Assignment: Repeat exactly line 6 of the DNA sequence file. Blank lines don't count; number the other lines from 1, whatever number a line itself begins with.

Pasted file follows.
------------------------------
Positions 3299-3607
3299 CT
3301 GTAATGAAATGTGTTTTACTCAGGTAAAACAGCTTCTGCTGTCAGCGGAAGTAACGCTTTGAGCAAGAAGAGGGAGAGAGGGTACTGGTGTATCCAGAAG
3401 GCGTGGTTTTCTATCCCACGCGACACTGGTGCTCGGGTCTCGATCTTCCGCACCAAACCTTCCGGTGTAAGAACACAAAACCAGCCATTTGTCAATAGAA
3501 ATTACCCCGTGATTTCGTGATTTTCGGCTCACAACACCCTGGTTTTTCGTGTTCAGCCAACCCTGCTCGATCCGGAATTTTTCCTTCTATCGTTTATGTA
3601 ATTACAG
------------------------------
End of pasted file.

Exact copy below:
3601 ATTACAG